Narayan’s short story, A horse and two Goats, shows his undying attempt to educate people on the importance of learning some aspects of other communities. The important aspect that the writer demonstrates is the necessity of learning as well as being able to use another community’s language.

The failure to do so brings misunderstandings between the parties in question as it is evident between Muni and the American tourist. Since the American tourist could not speak Tamil and Muni (the old Indian man) could not speak English, they could not communicate even though they wanted to-each wanted to achieve something.

The old man wanted money while the American tourist wanted the statue. In this case, Narayan shows that people should not only have interest on aspects of the other culture but also they should try to learn each others’ cultural aspects. It is the key to the development of a mutual relationship and understanding between communities.

As far as the practical experience about hybrid identity is concerned, Rudshie is in a better position to address the issue. His immigrant writer’s complex situation helps him grow beyond external perceptions of differences and changes to underlying similarities and motives. This aspect of being in-between countries helps such a writer to be deeper in his/her insight as far as the nature of literature is concerned.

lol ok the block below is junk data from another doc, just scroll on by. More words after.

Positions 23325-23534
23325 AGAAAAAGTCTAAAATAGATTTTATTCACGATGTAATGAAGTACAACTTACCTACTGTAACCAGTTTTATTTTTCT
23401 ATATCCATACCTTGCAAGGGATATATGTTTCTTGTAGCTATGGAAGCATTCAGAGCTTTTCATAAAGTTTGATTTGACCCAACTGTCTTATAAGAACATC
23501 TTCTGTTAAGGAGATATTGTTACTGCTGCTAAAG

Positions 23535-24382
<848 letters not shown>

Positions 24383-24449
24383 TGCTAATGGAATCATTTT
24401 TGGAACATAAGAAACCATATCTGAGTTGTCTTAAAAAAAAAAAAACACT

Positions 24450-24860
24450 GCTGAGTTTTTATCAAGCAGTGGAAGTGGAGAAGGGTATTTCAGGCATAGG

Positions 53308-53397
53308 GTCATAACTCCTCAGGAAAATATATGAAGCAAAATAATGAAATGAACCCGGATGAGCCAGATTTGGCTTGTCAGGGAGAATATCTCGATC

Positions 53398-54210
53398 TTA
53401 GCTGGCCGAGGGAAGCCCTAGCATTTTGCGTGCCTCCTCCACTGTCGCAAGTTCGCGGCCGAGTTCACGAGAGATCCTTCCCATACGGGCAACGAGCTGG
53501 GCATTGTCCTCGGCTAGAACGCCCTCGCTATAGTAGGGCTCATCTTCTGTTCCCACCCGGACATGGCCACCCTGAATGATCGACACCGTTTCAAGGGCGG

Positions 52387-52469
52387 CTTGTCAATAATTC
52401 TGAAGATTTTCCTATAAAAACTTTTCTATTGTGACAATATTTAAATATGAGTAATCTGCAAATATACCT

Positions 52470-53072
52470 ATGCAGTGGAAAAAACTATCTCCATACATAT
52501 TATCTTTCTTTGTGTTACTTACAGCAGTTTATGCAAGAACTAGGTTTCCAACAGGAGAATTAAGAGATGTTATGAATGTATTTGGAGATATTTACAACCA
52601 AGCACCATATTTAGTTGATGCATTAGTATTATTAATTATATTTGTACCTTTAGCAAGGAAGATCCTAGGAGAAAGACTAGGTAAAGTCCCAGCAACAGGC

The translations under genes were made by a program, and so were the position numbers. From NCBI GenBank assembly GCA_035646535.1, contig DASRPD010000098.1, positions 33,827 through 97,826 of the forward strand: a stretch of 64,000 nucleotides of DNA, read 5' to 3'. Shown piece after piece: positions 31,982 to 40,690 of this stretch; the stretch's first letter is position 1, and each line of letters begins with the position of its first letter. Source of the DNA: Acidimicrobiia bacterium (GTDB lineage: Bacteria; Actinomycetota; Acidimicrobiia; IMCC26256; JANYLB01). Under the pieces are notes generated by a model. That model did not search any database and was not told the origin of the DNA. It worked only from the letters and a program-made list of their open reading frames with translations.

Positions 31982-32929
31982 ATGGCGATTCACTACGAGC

Being an immigrant gives the writer in question an advantage in that it enables the writer to speak and articulate facts properly and concretely on a subject of universal significance and appeal (Rushdie 12). With time, an immigrant’s grip to his/her home country’s culture tends to weaken.

This increases one’s urge to seek the self-made identity between the two contrary lives, which include time and place. In essence, it plays a fundamental role in enabling writer’s that have dual identity to work hard to have quality pieces of work about their home country.